Up on the Rooftop
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Up on the Rooftop

The next time you walk outside, take a moment to gaze up at your roof. What do you see? Do you see even shingles that are all laying flat? Or do you see shingles that are starting to curl and that are covered in moss? You can tell a lot about the condition of your roof just by looking at it. If you are at all concerned about the state of your roof, then your first call should be to a roofing contractor. They can evaluate the situation and recommend repairs or replacement as needed. Learn more about roofing and roofing contractors here on this website.


Up on the Rooftop

A Guide to Commercial Roof Shrinkage

Lori Silva

Many commercial flat roofs are made from EPDM, a synthetic rubber membrane that provides a strong and durable roofing option that can survive for many years with proper care. Unfortunately, there is one issue that can be a major concern on these membrane roofs: shrinkage. The following guide can help you understand why shrinkage occurs and what you can do about it.

1. Causes

Weathering in one form or another is the general cause of shrinkage. UV radiation and exposure to the elements cause the EPDM to lose elasticity and then cause the edges to shrink back and reveal the substrate beneath the membrane. Shrinkage first becomes obvious around the perimeter of the roof and in areas where the membrane abuts against rooftop items like vents and flashing. Moisture then seeps beneath the edges of the membrane, causing leaks and resulting in even quicker deterioration of the roofing membrane.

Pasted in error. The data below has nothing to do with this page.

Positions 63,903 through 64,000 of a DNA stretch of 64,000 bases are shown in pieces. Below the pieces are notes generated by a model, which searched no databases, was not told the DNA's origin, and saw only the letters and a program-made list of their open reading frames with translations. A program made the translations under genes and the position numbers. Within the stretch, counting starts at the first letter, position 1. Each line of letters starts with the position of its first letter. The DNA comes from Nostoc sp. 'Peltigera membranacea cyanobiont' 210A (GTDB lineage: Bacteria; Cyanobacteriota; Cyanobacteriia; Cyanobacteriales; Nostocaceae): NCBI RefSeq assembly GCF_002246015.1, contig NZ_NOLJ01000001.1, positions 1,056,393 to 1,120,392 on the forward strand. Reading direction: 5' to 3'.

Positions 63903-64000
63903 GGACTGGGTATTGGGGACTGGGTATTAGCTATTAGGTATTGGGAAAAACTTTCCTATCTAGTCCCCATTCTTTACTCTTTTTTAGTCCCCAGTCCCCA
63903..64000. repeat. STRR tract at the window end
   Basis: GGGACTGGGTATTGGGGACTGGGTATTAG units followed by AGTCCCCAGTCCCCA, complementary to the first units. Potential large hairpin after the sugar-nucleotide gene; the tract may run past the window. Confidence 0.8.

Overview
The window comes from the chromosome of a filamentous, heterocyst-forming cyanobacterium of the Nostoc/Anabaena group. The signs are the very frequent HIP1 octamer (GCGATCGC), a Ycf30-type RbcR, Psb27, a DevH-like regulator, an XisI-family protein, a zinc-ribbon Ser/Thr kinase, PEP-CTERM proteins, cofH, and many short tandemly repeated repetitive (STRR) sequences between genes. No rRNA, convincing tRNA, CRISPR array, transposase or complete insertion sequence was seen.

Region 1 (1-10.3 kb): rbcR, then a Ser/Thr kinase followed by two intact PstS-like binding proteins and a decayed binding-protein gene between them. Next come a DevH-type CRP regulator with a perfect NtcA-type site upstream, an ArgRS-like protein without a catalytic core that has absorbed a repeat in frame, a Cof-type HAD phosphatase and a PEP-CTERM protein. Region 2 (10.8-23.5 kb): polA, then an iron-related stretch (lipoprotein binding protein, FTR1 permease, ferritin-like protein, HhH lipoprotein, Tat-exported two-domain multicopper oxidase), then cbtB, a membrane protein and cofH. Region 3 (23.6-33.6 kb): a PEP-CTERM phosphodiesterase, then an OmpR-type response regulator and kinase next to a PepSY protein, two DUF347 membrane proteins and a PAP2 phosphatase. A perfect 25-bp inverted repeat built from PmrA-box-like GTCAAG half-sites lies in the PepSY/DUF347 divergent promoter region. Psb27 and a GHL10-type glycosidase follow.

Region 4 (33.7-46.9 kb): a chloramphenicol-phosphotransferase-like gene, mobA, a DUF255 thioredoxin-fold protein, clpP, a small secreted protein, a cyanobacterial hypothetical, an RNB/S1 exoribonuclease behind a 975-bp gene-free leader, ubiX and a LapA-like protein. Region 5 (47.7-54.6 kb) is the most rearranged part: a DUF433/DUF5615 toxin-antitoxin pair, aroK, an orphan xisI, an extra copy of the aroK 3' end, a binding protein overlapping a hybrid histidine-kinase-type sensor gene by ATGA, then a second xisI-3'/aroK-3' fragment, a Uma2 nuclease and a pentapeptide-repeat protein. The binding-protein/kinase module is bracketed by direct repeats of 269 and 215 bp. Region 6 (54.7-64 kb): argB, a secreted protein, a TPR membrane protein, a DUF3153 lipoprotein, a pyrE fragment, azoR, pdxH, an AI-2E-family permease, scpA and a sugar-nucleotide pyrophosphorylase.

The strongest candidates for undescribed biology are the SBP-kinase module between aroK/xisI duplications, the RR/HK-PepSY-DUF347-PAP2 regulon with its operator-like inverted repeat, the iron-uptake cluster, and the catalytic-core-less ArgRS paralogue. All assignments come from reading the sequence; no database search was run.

2. Prevention

Prevention is preferred to repair. Proper installation is the key to preventing most shrinkage issues. If the membrane and underlying substrate are installed properly, then shrinkage is less likely to occur. The installation method also matters. Adhered installations (which means the membrane is glued down to the substrate) are less likely to be punctured but they can be more prone to shrinkage since there is no slack to allow for normal expansion and weathering. A loose installation (which means the membrane is only attached at certain points) has more slack so it is less likely to suffer shrinkage.

3. Repair

There are some repair options if shrinkage does affect your roof. Shrinkage along the edges and around rooftop fixtures is the simplest to remedy. Old flashing and trim must be removed and a new strip of EPDM is installed over the exposed substrate. This new strip also overlaps the old EPDM membrane margin. Then, fresh flashing is installed over the repair to further anchor it down and prevent leaks. If there is shrinkage in the center of the roofing (perhaps due to a tear or puncture), then an EPDM patch will be installed over the area. Keep in mind that these patched areas will require ongoing inspections because they will be more prone to leak formation going forward.

Shrinkage can be a real problem on a commercial roof, but it doesn't have to be your problem. Contact commercial roofing services for more help with any roof shrinkage concerns you may have.